On June 21, 2018, the United States District Court, District of Minnesota issued an order and memorandum rejecting a challenge to the constitutionality of Minn. Stat. § 216B.246 and granting defendants’ motions to dismiss. The statute, which was enacted after FERC Order 1000 (and eliminating the federal right of first refusal or “ROFR”), provides incumbent electric utilities with the ROFR to build and own electric transmission lines that connect to their existing facilities (thereby creating a State ROFR). The suit was initiated by LSP Transmission Holdings (“LSP”), alleging that Minn. Stat. § 216B.246 violates the dormant Commerce Clause of the United States Constitution, claiming that the statute facially discriminates, or discriminates in purpose or effect, against interstate commerce regarding the ownership and construction of large transmission facilities. Defendants moved to dismiss under Rule 12(b)(6) of the Federal Rules of Civil Procedure.
Defendants contended that the U.S. Supreme Court’s decision in Gen. Motors Corp. v. Tracy, 519 U.S. 278, 287 (1997) (“Tracy”) was dispositive, thereby foreclosing LSP’s discrimination claims. In that case, the Supreme Court analyzed a state statute that provided tax exemptions on retail sales to in-state regulated public utilities and denied the exemptions to interstate transmission companies. In upholding the state statute, the Supreme Court recognized that discrimination only exists where two entities are similarly situated. The Supreme Court concluded that in-state regulated utilities and out-of-state entities were not similarly situated because they did not compete. The Court largely accepted this rationale and the underlying policy arguments and adopted the Tracy opinion, noting that:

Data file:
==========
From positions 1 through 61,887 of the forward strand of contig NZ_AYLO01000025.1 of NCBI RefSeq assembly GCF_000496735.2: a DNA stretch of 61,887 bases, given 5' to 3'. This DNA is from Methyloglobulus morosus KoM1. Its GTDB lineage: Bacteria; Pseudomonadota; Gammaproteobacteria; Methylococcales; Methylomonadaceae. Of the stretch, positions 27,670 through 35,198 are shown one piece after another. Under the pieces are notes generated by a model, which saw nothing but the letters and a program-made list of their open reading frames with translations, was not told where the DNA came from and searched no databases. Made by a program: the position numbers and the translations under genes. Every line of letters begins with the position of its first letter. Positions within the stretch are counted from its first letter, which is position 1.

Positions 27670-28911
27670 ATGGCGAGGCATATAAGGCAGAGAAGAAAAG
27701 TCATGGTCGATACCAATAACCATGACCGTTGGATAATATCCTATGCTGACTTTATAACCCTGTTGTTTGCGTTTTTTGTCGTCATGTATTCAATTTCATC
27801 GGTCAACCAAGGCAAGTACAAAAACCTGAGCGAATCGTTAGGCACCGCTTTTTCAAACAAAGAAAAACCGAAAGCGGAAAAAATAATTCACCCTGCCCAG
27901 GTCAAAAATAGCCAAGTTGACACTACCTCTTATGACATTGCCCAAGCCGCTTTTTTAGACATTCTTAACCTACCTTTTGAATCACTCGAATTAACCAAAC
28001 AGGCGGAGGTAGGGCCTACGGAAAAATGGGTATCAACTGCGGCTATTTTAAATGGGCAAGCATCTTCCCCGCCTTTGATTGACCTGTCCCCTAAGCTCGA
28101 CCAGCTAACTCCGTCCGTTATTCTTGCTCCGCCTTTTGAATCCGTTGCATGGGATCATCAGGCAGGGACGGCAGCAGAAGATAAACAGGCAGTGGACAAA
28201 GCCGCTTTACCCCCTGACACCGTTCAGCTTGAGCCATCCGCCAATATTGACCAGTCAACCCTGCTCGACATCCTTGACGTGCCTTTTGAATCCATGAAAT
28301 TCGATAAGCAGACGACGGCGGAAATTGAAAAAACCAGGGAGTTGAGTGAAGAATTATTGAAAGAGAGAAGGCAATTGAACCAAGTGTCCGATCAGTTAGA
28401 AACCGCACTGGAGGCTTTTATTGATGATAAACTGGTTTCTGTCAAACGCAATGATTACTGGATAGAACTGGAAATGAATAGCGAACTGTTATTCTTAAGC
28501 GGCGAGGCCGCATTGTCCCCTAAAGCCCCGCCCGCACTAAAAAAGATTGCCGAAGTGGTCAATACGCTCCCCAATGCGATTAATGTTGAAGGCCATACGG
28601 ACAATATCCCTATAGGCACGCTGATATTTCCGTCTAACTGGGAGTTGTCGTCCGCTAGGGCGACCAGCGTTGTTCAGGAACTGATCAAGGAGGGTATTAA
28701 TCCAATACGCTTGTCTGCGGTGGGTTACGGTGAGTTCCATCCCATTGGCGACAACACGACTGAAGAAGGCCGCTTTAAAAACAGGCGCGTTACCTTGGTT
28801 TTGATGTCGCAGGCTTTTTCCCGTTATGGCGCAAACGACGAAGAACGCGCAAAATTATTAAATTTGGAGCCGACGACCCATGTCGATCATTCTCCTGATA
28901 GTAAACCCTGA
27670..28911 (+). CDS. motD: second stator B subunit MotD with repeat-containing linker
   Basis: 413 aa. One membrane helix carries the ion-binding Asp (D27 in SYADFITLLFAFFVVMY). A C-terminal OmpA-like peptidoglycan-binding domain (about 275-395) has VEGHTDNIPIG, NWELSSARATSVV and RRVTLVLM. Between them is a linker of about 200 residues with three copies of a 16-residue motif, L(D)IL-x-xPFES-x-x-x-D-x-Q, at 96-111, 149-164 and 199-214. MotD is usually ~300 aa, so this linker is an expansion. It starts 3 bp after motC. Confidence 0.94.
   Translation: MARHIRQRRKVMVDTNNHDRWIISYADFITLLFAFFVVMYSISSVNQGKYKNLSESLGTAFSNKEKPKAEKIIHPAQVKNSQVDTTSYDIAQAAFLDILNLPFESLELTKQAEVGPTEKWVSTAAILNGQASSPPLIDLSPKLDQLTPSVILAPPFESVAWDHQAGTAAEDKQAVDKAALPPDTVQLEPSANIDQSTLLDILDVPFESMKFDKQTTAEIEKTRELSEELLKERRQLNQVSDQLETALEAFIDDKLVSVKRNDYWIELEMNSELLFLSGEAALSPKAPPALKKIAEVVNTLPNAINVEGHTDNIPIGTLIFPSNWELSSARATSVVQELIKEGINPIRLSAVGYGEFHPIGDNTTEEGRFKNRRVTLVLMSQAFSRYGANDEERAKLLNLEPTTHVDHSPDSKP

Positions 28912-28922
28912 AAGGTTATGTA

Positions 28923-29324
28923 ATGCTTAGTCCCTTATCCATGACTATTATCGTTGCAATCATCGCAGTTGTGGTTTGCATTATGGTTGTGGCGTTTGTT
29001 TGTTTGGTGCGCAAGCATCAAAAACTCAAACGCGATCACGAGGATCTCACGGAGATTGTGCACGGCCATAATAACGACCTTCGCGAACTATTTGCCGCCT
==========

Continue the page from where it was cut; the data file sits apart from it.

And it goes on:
[T]he Court grants controlling weight to the monopoly market. Minnesota is entitled to consider the effect on the public utilities and the consumers that the utilities serve and “to give the greater weight to the captive market and the local utilities’ singular role in serving it.”…The reasons cited in support of giving greater weight to the monopoly market in Tracy apply here; namely to avoid any jeopardy or disruption to the service of electricity to the state electricity consumers and to allow for the provision of a reliable supply of electricity.
In addition to the Tracy analysis, the Court also concluded that Minn. Stat. § 216B.246 does not overtly discriminate against out-of-state entities. It stated that the statute “affords companies whose facilities will connect to new transmission lines the first chance to build a new line. The statute’s preference does not apply to all incumbent electric transmission owners, but only to those directly connected to the proposed line.” The Court also addressed and refuted LSP’s assertions that Minn. Stat. § 216B.246 fails the balancing test set forth in Pike v. Bruce Church, Inc., 397 U.S. 137, 142 (1970).
We will continue to cover additional developments and any appeals in this case.